118 years of Trust Fact File THE TRIBUNE
Saturday Plus
Saturday, December 26, 1998




P.G. Wodehouse
By Illa Vij

BRITISH author Pelham Grenville Wodehouse is well known all over the world. In addition to writing almost a hundred novels, he has authored 36 plays, of which some were musical. He was also involved in the making of 24 films.

His friends and relatives called him Plum because as a child he would say Plum instead of Pelham. He was born in 1881 in Guildford, England. Wodehouse first worked as a junior clerk in the London branch of Hong Kong and Shanghai Bank, where he earned Rs 972 annually.

His father lived on a pension and could barely afford to educate his four sons. Plum began writing stories for boys’ magazines. After six of his stories were well received, he resigned from his job at the bank and entered the field of adult fiction. In 1914, he married Ethel Rowley. They both loved animals and their house was usually full of pets. As a drama critic, he churned out lively, humorous articles. The tall, well-built P.G.Wodehouse had an impressive personality and was also very good-natured. He had an abiding faith in the goodness of man.

One day while sitting on the top floor of a mansion (hired for supervising rehearsals), Plum dropped a letter, due to be posted, out of the window. Quite alarmed, his friend asked him to explain that act. Plum replied that he couldn’t make the effort to go and post the letter, so he expected some good soul to post it for him.

Not convinced, the friend asked Wodehouse to ‘post’ him a letter in the same manner. Two days later, the friend received a letter through a man who had picked it up in the street. When the friend called up Plum to give him the news, the happy sender explained that he had tossed it out of the window only 20 minutes back. Such was his faith in humanity.

Unfortunately, the man who loved and respected mankind had to suffer in the hands of the Nazis. The animals he and his wife loved became a cause of his arrest and imprisonment.

Ethel and Plum lived happily in a household full of pets at Le Touquet in Northern France. With the war coming up, the couple was advised to leave and take a flight across the Channel. But the flight meant parting with the animals and keeping them in a six-month quarantine. Neither of them was willing to leave these animals in confinement devoid of love. Instead, they decided to drive down to Portugal with the animals and then sail with the animals from Lisbon to America. But, before they could even leave France, the Nazis had reached. Initially, the Nazis were convinced that the Wodehouses were harmless, because Plum had no military or political affiliation.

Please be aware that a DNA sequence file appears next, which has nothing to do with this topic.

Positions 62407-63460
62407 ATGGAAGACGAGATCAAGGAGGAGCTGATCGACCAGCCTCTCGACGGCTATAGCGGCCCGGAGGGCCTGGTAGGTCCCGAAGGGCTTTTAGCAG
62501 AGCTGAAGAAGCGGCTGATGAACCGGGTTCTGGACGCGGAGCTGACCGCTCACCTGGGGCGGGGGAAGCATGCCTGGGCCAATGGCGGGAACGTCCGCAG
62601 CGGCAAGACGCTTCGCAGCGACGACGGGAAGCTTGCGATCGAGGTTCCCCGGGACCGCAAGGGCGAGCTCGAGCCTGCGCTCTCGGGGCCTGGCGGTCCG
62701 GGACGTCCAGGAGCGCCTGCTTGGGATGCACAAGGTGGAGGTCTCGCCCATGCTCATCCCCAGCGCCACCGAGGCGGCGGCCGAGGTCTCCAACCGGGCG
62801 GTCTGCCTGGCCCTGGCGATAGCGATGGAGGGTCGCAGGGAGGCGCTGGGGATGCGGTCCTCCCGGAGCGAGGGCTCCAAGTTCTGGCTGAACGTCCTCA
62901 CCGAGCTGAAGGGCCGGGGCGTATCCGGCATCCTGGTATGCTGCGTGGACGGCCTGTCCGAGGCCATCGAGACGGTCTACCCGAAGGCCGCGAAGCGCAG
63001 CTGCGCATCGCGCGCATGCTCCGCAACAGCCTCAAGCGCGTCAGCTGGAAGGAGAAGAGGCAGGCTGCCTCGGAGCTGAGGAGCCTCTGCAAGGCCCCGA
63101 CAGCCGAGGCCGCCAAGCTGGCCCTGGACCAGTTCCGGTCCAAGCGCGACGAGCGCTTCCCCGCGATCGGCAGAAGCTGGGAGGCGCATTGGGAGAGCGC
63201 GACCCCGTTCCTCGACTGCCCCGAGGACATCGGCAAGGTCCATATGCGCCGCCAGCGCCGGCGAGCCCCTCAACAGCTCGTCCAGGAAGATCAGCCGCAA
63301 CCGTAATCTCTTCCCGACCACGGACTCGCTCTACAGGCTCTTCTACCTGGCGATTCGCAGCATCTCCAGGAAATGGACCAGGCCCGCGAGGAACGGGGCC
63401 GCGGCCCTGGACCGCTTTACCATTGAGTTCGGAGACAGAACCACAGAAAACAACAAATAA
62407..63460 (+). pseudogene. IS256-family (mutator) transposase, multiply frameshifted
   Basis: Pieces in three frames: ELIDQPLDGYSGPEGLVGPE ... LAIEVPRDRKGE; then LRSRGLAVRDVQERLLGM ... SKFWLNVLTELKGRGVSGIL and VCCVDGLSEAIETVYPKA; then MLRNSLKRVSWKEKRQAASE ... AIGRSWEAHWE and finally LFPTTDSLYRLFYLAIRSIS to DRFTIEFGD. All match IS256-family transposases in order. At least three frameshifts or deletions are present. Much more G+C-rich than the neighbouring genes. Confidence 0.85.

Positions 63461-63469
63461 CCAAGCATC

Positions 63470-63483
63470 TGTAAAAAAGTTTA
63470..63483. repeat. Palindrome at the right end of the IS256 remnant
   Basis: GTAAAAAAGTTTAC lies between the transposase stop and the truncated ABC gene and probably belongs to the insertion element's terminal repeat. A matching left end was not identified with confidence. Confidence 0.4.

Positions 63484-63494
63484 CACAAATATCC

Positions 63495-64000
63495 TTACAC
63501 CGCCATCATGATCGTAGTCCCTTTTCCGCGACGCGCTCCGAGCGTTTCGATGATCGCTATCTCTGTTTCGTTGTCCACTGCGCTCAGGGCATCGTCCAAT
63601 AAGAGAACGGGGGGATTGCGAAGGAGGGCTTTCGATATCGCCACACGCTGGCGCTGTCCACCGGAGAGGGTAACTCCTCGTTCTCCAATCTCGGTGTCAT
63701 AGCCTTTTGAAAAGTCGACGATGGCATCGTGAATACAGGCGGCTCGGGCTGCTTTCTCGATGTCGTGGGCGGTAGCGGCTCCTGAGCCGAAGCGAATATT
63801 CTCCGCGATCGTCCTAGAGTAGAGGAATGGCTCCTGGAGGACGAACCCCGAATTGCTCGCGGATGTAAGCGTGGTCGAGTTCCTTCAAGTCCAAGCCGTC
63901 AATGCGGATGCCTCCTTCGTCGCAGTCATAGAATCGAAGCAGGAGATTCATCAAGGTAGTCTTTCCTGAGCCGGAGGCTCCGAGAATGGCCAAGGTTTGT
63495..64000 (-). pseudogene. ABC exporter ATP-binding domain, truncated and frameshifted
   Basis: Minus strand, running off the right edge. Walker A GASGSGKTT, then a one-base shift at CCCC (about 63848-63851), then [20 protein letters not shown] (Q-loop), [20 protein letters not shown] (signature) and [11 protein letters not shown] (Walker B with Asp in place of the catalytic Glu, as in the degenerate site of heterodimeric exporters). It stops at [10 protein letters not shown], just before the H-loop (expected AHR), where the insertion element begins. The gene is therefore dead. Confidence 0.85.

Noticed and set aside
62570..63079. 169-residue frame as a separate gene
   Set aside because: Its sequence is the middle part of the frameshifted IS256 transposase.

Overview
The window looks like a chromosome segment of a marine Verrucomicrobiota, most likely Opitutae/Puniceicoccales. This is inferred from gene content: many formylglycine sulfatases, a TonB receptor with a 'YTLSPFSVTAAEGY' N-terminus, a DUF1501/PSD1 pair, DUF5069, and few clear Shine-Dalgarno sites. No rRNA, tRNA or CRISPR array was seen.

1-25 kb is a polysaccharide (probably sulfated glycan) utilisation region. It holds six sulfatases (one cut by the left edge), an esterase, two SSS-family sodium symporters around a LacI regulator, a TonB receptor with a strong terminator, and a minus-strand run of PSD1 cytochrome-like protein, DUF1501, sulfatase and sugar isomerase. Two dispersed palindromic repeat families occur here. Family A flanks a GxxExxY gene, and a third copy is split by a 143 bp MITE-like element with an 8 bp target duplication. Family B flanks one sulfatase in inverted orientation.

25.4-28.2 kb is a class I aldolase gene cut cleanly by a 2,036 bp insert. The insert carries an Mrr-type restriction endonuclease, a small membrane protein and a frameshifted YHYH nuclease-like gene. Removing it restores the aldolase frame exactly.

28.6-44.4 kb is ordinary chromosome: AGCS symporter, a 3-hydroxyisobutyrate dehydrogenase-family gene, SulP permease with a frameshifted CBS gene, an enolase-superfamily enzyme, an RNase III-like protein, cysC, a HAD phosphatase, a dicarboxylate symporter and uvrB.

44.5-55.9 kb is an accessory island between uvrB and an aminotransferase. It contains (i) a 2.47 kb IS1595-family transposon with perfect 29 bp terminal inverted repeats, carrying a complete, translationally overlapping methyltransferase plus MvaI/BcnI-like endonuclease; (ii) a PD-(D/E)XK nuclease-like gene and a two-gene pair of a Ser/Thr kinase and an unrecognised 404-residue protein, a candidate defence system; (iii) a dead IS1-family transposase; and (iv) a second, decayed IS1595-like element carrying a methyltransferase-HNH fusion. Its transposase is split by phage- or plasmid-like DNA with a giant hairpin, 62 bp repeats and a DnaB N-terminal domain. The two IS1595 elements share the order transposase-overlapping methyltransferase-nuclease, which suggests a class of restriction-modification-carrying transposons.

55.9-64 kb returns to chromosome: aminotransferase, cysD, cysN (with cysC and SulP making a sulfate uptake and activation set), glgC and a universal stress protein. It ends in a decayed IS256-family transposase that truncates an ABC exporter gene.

They were allowed to live in their home, provided Plum made a daily appearance at the commandant’s office.

But suddenly, one day he was asked to pack his bags and leave with the Nazis. Ethel was allowed to live in occupied France, while Plum was taken from one prison to another and finally brought to Tost, Poland.

While in prison, Plum maintained a diary, recording the rigours faced by the 800 prisoners. His writings in the prison too were marked with a touch of humour and gaiety. Later, a friend of his addressed a petition to the German Prison Authority, seeking the release of the author. The petition was also signed by the editors of the magazines Plum had worked for and also by a number of Senators.

Eventually, Plum was released and sent to Berlin where he lived in a hotel, for which he paid from the amount that came to him as royalties of the European editions of his books. While in custody, he was asked by the Germans to set up a broadcast schedule through which he could reassure his friends and the Americans. Plum handled the broadcast in a light-hearted vein, which unintentionally conveyed a feeling that the Nazis were not so bad after all.

The people in England resented this and he was even hurt in savage attacks. People began considering him a traitor. Finally P.G. Wodehouse moved to New York City in 1947 and became its citizen in 1956.

In 1975, he was knighted by Queen Elizabeth II. The very same year he died. The world might have lost him but he has left behind the unforgettable scatterbrained Bertie Wooster and her valet Jeeves. Most of the stories are set in England of the early 1900s. His humour and wit still remain unmatched..back

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